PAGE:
Game Prototypes

Graphic outputs from the Game Jams

I take part in some Game Jams once in a while. For all readers who are not familiar with this setting: This is what wikipedia says:

A game jam is a gathering of game developers for the purpose of planning, designing, and creating one or more games within a short span of time, usually ranging between 24 and 72 hours. Game developers are generally made up of programmers, game designers, artists, and others in game development-related fields.

Personally I like the atmosphere in the extremely compressed brainstorming sessions. And I like the idea that a small team produces something awesome in a very limited peroid of time. Unfortunately a lot of projects do not reach a satisfying stable (alpha-like-)release. So please be aware that the following sketches were made in less than 2 days under very "special" circumstances.

Project "The Book" (Point & click adventure)

The book is a strategy puzzle adventure about the evolution of a religious ideology. The player chooses which rules they wish to include in their holy book so as to appeal to the largest number of followers while traveling from town to town in order to spread the word.

Contribution from quite a large team for the Global Game Jam 2015. The game is extremely story-based so I decided to create an own font that fits into the global look of the game (the font is called "Abraxas" and can be downloaded here for free!) GitHub-Link to the source: click

Screenshot The Book: Main menue

The about page with all the contributors Screenshot The Book: About Screen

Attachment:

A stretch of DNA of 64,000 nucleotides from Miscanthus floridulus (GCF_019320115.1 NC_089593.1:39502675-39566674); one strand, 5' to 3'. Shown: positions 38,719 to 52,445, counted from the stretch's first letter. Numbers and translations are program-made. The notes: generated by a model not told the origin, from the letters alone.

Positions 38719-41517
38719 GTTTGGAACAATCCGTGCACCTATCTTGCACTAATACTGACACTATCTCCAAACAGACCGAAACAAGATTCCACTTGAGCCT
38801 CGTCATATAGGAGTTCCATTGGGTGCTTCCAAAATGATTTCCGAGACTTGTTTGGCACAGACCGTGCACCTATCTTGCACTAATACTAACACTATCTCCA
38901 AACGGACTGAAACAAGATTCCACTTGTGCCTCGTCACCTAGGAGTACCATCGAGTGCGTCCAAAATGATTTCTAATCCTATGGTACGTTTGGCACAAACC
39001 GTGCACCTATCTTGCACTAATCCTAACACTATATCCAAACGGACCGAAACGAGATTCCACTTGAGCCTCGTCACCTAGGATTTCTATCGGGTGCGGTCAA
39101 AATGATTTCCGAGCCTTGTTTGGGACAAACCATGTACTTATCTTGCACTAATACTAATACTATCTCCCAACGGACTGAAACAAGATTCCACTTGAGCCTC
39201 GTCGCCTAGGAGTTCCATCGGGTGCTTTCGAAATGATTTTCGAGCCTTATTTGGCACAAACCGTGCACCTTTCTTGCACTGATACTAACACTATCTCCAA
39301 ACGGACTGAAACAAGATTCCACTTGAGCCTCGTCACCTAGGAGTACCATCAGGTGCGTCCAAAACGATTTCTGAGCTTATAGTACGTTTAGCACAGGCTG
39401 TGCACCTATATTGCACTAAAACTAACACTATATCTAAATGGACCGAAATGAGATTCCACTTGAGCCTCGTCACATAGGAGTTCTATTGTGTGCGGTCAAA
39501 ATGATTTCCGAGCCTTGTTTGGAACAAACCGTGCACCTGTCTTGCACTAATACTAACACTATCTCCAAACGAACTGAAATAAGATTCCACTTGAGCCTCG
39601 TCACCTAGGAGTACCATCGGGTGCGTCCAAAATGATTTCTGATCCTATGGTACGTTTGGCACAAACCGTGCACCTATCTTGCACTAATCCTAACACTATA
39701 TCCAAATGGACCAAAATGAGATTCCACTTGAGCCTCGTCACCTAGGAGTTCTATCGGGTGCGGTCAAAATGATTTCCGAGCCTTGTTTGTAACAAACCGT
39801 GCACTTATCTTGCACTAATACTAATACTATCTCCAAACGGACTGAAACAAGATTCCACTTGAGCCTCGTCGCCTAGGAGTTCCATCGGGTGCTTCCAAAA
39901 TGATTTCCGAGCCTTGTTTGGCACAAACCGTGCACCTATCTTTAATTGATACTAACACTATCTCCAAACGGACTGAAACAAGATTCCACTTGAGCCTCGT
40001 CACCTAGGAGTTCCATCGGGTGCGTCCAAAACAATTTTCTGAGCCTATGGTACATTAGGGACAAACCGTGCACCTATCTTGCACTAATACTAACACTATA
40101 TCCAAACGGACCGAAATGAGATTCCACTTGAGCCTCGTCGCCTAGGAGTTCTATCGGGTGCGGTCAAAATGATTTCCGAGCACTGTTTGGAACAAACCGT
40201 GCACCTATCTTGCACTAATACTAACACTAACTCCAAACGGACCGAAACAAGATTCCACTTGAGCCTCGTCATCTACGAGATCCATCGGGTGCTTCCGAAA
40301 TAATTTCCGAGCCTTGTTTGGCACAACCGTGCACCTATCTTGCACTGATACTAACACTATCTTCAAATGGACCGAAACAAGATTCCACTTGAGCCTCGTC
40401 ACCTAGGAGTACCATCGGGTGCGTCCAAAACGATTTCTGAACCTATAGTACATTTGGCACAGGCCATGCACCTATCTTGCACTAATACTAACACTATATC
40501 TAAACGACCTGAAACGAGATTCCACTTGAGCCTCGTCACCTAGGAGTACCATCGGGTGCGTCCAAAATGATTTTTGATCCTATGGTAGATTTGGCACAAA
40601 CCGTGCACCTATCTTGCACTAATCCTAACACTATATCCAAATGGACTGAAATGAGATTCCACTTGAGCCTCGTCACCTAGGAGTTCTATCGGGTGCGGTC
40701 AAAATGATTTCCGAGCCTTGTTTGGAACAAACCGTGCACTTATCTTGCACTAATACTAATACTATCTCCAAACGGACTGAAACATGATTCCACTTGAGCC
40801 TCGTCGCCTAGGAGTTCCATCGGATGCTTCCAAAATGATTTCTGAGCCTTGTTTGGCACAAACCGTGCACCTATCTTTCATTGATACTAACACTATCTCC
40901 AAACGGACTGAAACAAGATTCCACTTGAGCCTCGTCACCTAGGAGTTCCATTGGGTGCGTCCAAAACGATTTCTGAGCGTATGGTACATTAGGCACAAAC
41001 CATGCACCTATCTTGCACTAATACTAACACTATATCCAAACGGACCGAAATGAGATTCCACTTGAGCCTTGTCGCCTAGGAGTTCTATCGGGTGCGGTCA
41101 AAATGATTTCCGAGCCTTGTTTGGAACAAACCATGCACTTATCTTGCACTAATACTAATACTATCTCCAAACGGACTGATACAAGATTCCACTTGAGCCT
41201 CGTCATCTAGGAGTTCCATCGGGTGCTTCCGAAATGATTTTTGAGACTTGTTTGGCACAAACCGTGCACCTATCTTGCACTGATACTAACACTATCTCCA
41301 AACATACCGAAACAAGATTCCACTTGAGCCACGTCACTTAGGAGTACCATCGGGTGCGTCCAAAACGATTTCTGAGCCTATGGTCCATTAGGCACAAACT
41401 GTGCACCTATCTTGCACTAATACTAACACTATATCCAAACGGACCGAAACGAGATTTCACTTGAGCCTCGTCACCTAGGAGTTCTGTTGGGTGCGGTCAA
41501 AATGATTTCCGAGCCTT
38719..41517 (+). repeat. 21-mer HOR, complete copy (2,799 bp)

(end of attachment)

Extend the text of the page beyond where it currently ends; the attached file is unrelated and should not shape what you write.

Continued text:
Project "Be" (Spiritual experience for VR)

Spiritual game for the Zeiss VR ONE. With this VR Headset you do not have the option of a separate switch (like in Google Cardboard) so every game control has to be made with the rotation angles of the head. We decided that you can move freely through the game's world, steering a little thing called "Be". By collecting items you can rearrange the architecture in the world that it it is reordered again. Modeling was done entirely in Cinema 4D. We did not use any textures, all visual effects are done by light. My buddy Felix did the coding in Unity.

The visual look plays a lot with references on the ocidental cultures (churches, destroyed cathedral, stonehenge, chess, castles and towers)

Cathedral low poly destroyed 1

The observatorium in the scene, next to a Renaissance pavillon

Church low poly 1

Night scene low poly 1

Zeppelin low poly 1

The whole game scene in the "winning"-arrangement

Whole game scene low poly 1

Low poly destroyed bridge 1

Awereness campaign for a fictional "Save the Pandas" project

Prototype for a 40m² installation. The design was entirely done with Affinity Designer: Each state of the bear is a separate drawing. I like the tool a lot, for me it is the perfect alternative to Adobe's Illustrator. However it has a few bugs and is not working entirely stable. GitHub-Link to the sourcecode: click

Viewport of the screen: Panda Landscape Affinity Designer Viewport

Some of the spritecycles of the moving panda: Panda spritecycles

Project "DuundSea" (Endless deepsea runner)

Three friends, less than 20 hours time and one idea. Our recent contribution to the Ludum Dare 2016 was a little "endless" runner. The special look was achieved by using only hand drawn artwork exclusively. Thanks to Sandra who did all the design. My job was phtography and animation – for the first time I did not use Cinema 4D or After Effects because Alex (aka "the godmode-coder) told me about Spriter Pro (also buyable via Steam). Although the software has still some mayor bugs and instabilities I liked the quick and easy 2D workflow a lot!

Spriter screenshot stears

It is also possible to export game-engine-ready spritesheets with ease so I animated every single object in the game via Spriter Pro. You can find a post on the Ludum Dare website by Alex about our game (also with downloads!) here The link to the GitHub page